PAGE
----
Though American music draws from dozens of different musical traditions, most of what people think of as purely "folk" music has its roots in the British Isles. Many old-time Appalachian ballads began in England or its neighbors hundreds of years ago, and reels and other fiddle tunes come from similar Celtic backgrounds. United Bible Studies — whose members spend most of their time in Ireland and England — are breathing new life into some of these old, old songs. The band's new record, The Ale's What Cures Ye, is a collection of reimaginings of some of these traditional songs from abroad.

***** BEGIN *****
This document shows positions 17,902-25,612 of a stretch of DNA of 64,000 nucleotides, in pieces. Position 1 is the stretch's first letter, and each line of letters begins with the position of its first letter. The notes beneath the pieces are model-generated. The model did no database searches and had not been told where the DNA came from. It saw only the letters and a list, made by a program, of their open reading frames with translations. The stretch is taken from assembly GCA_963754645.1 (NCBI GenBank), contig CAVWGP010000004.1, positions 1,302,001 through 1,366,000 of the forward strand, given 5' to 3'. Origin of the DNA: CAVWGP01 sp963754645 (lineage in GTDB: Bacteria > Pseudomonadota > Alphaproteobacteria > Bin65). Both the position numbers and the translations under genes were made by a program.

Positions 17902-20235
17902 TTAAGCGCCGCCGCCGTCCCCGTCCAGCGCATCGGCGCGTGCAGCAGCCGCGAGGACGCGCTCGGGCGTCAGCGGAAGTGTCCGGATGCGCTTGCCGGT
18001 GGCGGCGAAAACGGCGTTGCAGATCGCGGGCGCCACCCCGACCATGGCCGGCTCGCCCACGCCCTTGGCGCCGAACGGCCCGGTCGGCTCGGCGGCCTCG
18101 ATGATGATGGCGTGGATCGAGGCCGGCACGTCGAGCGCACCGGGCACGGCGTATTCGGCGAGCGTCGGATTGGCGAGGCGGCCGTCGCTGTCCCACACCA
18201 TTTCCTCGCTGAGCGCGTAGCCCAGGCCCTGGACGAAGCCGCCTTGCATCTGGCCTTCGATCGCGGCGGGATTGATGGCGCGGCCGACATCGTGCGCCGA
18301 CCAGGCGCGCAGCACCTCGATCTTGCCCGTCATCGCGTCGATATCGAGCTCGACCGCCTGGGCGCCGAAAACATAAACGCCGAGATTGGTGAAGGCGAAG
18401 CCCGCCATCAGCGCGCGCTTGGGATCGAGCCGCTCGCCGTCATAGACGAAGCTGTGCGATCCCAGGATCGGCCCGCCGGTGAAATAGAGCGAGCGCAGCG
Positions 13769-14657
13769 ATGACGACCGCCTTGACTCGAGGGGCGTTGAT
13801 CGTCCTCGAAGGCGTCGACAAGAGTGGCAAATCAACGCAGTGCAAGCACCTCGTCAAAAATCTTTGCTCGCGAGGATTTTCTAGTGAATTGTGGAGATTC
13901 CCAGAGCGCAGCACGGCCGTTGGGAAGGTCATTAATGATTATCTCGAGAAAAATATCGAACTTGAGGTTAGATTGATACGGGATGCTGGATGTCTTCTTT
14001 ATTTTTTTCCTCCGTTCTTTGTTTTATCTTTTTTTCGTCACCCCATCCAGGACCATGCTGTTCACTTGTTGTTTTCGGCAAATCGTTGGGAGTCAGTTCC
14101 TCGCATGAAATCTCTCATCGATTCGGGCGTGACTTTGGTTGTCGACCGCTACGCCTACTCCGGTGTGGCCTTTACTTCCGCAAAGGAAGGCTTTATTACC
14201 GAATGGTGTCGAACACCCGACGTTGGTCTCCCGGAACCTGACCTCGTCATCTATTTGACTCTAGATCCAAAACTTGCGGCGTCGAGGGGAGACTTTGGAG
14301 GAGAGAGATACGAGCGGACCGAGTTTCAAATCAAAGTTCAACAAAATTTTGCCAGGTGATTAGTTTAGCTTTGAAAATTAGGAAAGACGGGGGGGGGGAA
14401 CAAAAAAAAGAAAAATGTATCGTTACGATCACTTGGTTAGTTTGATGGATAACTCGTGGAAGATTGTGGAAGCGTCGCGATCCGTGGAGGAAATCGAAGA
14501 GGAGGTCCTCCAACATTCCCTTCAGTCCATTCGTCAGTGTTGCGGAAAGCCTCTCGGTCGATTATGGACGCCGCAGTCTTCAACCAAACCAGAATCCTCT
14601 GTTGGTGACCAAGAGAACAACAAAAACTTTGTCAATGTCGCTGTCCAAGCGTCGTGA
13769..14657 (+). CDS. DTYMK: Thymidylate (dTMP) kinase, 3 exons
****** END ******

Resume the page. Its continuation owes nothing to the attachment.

"Recruited Collier" is one of the album's nine tunes. The song is pretty but spooky — part of which can be attributed to the fact that it was recorded in the Mupe Bay Smugglers Cave in the English county of Dorset. "The tide was fast approaching, and in our haste, I sang 'take my heart' rather than 'break my heart'. Not only that, but I sang it twice, perhaps recalling Pavement's advice to repeat any mistakes you made so as to make them seem deliberate," David Colohan explains. "With no room for second takes, we made good our escape from the Smugglers Cave … and I swore to never haul a harmonium up and down a cliff face ever again."
"Recruited Collier" sounds distant as it begins, with a low drum, heart, and flute floating over sounds of rain. The troublesome harmonium comes in later, sounding almost otherworldly as it wheezes through the song. Let United Bible Studies enchant you with "Recruited Collier."